… Now I am perfectly aware that there are other slums in which white men are fighting for their lives, and mainly losing. I know that blood is also flowing through those streets and that the human damage there is incalculable. People are continually pointing out to me the wretchedness of white people in order to console me for the wretchedness of blacks. But an itemized account of the American failure does not console me and it should not console anyone else. That hundreds of thousands of white people are living, in effect, no better than the “n—-s” is not a fact to be regarded with complacency. The social and moral bankruptcy suggested by this fact is of the bitterest, most terrifying kind.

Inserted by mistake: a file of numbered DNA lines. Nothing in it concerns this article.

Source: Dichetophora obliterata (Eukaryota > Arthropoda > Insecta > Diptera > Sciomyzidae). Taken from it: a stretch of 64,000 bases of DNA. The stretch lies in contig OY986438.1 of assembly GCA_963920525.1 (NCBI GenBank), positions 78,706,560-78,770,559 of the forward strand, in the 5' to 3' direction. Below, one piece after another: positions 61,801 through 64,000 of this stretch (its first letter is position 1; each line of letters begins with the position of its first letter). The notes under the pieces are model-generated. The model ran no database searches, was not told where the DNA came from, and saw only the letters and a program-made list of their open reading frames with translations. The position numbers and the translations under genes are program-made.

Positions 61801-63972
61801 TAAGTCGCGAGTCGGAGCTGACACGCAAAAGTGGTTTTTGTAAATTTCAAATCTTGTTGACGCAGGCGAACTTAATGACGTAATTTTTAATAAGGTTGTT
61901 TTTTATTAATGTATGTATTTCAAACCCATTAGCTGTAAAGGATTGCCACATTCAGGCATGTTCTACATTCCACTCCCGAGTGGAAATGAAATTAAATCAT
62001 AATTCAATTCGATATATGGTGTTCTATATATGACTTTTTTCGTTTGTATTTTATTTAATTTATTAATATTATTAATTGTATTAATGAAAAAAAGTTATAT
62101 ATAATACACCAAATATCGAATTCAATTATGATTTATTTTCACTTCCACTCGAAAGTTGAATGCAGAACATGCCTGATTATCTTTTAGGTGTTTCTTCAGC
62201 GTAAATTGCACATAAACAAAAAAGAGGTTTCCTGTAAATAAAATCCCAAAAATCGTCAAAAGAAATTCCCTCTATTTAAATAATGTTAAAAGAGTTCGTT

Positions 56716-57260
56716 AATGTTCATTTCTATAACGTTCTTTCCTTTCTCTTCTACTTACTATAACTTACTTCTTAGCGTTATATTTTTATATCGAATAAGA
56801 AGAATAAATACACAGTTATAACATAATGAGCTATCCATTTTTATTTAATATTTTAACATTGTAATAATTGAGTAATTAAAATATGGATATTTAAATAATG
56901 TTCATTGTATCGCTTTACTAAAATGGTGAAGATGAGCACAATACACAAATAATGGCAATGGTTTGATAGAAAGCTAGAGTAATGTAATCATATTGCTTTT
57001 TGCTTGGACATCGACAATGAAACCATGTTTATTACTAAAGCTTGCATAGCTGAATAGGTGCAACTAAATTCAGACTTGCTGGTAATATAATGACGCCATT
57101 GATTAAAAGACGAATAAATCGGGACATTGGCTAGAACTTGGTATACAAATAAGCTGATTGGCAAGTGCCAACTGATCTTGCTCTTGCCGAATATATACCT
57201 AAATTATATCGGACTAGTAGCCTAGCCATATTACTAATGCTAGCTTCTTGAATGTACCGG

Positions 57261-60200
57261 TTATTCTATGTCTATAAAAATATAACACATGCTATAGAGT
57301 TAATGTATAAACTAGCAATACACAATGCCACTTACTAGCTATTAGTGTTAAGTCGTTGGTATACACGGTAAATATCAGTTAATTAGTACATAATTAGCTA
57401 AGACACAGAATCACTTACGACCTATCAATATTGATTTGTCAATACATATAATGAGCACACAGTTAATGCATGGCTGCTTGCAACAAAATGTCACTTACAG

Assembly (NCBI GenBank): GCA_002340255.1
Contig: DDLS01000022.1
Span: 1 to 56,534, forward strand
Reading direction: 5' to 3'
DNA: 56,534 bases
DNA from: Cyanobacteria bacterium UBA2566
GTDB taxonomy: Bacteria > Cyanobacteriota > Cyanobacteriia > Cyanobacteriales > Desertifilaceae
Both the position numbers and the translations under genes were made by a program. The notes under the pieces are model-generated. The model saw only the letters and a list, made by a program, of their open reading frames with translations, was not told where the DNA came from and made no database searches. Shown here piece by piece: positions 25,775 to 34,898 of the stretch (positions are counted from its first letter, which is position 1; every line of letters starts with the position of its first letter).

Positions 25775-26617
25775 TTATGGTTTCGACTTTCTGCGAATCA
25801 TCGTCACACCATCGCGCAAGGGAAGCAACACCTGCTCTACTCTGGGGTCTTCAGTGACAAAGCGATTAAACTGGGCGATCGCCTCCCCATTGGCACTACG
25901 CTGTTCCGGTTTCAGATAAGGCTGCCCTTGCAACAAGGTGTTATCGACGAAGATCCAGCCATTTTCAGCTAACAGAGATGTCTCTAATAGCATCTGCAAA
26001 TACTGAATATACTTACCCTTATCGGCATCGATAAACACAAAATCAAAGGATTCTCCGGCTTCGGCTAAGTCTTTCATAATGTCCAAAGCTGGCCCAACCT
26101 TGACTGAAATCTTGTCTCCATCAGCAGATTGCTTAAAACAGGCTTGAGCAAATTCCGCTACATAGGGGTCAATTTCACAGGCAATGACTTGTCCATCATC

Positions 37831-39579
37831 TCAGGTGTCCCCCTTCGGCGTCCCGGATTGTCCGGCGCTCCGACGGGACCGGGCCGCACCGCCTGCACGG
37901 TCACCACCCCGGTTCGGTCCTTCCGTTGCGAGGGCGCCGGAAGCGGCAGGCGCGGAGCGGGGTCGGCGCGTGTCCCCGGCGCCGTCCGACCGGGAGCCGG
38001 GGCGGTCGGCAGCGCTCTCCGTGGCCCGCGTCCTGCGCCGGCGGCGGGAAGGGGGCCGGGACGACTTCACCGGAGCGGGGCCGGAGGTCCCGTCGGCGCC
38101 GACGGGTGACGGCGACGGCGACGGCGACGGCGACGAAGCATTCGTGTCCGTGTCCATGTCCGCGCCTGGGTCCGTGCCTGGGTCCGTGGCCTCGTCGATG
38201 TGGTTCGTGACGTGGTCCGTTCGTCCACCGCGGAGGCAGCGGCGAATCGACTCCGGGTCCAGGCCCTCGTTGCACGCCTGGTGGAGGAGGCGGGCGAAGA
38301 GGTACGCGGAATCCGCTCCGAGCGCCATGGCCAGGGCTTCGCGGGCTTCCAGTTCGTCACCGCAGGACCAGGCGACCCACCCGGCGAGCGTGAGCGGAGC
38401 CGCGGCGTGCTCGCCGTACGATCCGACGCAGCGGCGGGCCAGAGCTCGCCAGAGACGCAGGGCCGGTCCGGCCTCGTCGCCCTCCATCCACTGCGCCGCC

The people, however, who believe that this democratic anguish has some consoling value are always pointing out that So-and-So, white, and So-and-So, black, rose from the slums into the big time. The existence — the public existence — of, say, Frank Sinatra and Sammy Davis Jr. proves to them that America is still the land of opportunity and that inequalities vanish before the determined will. It proves nothing of the sort. The determined will is rare — at the moment, in this country, it is unspeakably rare — and the inequalities suffered by the many are in no way justified by the rise of a few. A few have always risen — in every country, every era, and in the teeth of regimes which can by no stretch of the imagination be thought of as free. Not all of these people, it is worth remembering, left the world better than they found it. The determined will is rare, but it is not invariably benevolent. Furthermore, the American equation of success with the big time reveals an awful disrespect for human life and human achievement. This equation has placed our cities among the most dangerous in the world and has placed our youth among the most empty and most bewildered. The situation of our youth is not mysterious. Children have never been very good at listening to their elders, but they have never failed to imitate them. They must, they have no other models. That is exactly what our children are doing. They are imitating our immorality, our disrespect for the pain of others.